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With an aging baby-boomer population and an estimated 10 million Americans predicted to develop some form of brain disease, supplements claiming to help brain function are flooding the market. Wisconsin-based Quincy Bioscience, the self-proclaimed industry leader, has sold more than two million bottles of its jellyfish-based supplement Prevagen since its launch in 2007 on the premise that it is clinically proven to improve memory. But an investigation by ad has found that the company does not have reliable scientific evidence to back up its claim and the organization has filed a deceptive advertising complaint with the Federal Trade Commission.

MGA Entertainment has developed Project Mc², a new doll line with science experiment kits based in S.T.E.M. / S.T.E.A.M. (Science, Technology, Engineering, Art and Math) curriculum. ​​Designed with the help of a former CIA agent and a science PhD​, h​ere are a couple examples from the new line:
-McKeyla McAlister: doll and experiment activity set that guides through the process of creating a lava lamp with ingredients from the kitchen.​
-Camryn Colye, the doll that comes with blueprint instructions to engineer a skateboard from materials found around the home.

As Nevada and California endure a fourth year of unprecedented drought and this year’s Sierra Nevada snowpack is verified as a 500-year low, a group of Ph.D. scientists from Nevada are knocking on the front door of the tech-industry with a pitch for investment in next generation weather intelligence.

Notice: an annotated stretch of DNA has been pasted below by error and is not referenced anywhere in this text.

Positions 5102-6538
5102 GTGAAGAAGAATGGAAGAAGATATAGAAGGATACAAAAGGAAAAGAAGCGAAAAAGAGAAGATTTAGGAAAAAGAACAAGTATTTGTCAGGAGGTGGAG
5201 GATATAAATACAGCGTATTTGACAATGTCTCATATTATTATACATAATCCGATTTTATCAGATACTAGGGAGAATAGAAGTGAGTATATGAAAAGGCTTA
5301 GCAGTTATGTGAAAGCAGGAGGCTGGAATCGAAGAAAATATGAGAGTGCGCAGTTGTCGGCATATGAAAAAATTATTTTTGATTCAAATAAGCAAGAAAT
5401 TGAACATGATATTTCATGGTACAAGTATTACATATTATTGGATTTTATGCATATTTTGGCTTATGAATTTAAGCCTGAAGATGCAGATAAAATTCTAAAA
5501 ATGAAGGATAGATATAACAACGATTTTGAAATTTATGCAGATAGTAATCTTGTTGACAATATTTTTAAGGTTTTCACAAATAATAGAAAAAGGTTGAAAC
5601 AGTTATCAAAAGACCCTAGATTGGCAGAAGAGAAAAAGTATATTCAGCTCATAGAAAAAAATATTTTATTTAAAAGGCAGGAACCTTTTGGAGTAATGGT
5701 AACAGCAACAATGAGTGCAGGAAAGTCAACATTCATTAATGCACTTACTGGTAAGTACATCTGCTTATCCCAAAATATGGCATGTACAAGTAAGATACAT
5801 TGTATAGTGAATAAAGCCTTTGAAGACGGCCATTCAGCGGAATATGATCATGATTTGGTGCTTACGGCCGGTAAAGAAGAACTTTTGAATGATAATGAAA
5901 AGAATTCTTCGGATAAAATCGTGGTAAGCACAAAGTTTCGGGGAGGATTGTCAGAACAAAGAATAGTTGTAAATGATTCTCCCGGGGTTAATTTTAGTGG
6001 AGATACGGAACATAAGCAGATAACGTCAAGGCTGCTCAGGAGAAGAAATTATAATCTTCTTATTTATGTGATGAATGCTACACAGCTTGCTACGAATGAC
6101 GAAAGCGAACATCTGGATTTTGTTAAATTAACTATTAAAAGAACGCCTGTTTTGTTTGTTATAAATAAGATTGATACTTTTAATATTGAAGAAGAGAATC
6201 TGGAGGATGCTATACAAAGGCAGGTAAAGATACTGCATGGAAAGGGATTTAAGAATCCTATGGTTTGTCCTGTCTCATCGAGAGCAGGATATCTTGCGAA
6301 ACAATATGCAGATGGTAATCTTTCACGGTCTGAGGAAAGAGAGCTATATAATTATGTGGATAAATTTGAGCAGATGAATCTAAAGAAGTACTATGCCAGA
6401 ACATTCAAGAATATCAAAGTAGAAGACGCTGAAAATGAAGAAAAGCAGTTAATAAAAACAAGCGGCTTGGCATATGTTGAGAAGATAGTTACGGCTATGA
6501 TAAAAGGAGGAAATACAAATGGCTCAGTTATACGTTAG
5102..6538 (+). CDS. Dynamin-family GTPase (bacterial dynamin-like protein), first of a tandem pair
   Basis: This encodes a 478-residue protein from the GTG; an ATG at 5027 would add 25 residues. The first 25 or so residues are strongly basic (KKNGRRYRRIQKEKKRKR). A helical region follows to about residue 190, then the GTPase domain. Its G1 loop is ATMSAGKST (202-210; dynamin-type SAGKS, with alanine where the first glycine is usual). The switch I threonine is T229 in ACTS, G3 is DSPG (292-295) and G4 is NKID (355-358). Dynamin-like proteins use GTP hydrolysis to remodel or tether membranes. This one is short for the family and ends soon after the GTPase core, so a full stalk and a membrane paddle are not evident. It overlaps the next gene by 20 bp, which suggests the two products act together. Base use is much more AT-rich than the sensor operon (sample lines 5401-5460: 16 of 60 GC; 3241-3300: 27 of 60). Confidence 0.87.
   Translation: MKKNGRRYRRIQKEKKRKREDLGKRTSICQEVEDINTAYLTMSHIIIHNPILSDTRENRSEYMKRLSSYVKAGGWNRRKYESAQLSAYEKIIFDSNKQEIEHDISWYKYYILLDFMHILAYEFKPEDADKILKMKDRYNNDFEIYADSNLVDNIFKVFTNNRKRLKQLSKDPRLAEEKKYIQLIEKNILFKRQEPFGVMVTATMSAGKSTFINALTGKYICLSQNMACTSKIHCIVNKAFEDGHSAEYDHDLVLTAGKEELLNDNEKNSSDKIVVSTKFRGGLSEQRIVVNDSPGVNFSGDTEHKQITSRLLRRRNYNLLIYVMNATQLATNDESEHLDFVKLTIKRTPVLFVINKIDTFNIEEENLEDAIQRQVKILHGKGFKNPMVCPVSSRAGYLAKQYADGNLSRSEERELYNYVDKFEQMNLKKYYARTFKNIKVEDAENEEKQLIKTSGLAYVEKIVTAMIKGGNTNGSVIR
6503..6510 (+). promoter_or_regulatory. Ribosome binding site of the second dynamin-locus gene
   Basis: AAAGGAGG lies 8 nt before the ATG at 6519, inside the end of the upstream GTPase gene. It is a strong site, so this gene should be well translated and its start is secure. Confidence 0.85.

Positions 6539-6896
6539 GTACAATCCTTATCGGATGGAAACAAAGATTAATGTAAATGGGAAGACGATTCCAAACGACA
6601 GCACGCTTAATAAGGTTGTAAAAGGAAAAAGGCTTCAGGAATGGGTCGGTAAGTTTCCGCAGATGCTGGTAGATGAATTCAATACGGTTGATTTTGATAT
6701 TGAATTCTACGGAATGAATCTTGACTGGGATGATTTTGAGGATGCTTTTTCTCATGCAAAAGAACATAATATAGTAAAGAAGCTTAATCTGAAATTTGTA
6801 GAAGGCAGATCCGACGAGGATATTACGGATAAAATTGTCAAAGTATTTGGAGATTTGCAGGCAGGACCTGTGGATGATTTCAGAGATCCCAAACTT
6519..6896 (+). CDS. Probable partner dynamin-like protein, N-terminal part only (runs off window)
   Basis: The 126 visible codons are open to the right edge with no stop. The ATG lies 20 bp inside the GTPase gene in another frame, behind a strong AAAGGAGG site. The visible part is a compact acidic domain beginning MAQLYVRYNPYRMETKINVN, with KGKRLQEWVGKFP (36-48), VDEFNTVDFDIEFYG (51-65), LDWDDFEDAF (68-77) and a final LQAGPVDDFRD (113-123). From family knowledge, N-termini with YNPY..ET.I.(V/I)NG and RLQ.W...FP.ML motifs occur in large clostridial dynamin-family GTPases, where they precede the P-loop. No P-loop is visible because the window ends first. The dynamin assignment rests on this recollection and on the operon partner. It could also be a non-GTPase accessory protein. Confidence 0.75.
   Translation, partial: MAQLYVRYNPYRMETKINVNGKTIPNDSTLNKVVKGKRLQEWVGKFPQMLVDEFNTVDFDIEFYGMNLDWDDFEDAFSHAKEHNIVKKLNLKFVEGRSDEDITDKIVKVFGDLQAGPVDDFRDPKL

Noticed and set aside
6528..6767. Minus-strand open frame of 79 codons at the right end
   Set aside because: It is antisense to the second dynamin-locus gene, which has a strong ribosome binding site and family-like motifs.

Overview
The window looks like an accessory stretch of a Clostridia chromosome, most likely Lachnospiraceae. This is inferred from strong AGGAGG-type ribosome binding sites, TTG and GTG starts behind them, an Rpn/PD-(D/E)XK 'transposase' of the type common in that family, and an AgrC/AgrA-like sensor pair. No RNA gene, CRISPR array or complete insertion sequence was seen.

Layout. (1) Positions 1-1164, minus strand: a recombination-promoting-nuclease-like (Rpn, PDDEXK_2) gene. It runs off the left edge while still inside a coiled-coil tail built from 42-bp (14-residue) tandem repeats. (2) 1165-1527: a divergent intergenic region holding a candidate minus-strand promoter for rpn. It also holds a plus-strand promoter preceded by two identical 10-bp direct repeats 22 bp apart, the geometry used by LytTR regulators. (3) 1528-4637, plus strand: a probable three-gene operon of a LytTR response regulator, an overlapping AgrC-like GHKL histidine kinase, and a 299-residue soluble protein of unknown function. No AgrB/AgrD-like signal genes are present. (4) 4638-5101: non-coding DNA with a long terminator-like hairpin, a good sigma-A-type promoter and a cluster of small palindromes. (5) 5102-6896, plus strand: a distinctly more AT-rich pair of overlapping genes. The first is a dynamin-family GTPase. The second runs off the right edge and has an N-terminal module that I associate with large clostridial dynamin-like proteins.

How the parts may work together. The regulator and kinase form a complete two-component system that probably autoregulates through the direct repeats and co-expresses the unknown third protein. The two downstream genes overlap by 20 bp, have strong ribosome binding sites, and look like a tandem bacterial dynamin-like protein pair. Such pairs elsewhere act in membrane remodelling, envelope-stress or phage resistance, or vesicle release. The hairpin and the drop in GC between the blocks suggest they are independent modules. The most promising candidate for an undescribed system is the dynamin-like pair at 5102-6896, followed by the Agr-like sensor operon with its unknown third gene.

Extreme weather events such as the ongoing drought and mega-fires in the West, record-setting hurricanes in the East, and flash floods across the Mid-West cause upwards of $11 billion in damages each year in the United States.

Research published recently in Science as Culture suggests that men are surprisingly positive and open to the concept of having cancer-detecting biosensors implanted within their bodies – effectively making them cyborgs.

Such auto biotechnologies can aid in the treatment or repair of tissue and organs without external human direction or control. They represent version 2.0 of cyborgs as originally invented by Clynes and Kline in the early 1960’s, referred to as the bodily adaptations required by individuals to live in outer space. Since then, science and technology have made giant leaps forward, leading to the innovative concept of ‘everyday cyborgs’, now increasingly forming an integral part of our reality.

We each give off millions of bacteria from our human microbiome to the air around us every day, and that cloud of bacteria can be traced back to an individual. New research focused on the personal microbial cloud -- the airborne microbes we emit into the air -- examined the microbial connection we have with the air around us.

The findings demonstrate the extent to which humans possess a unique 'microbial cloud signature.'

Is the public jaded to Internet marketing campaigns concerning overseas crises?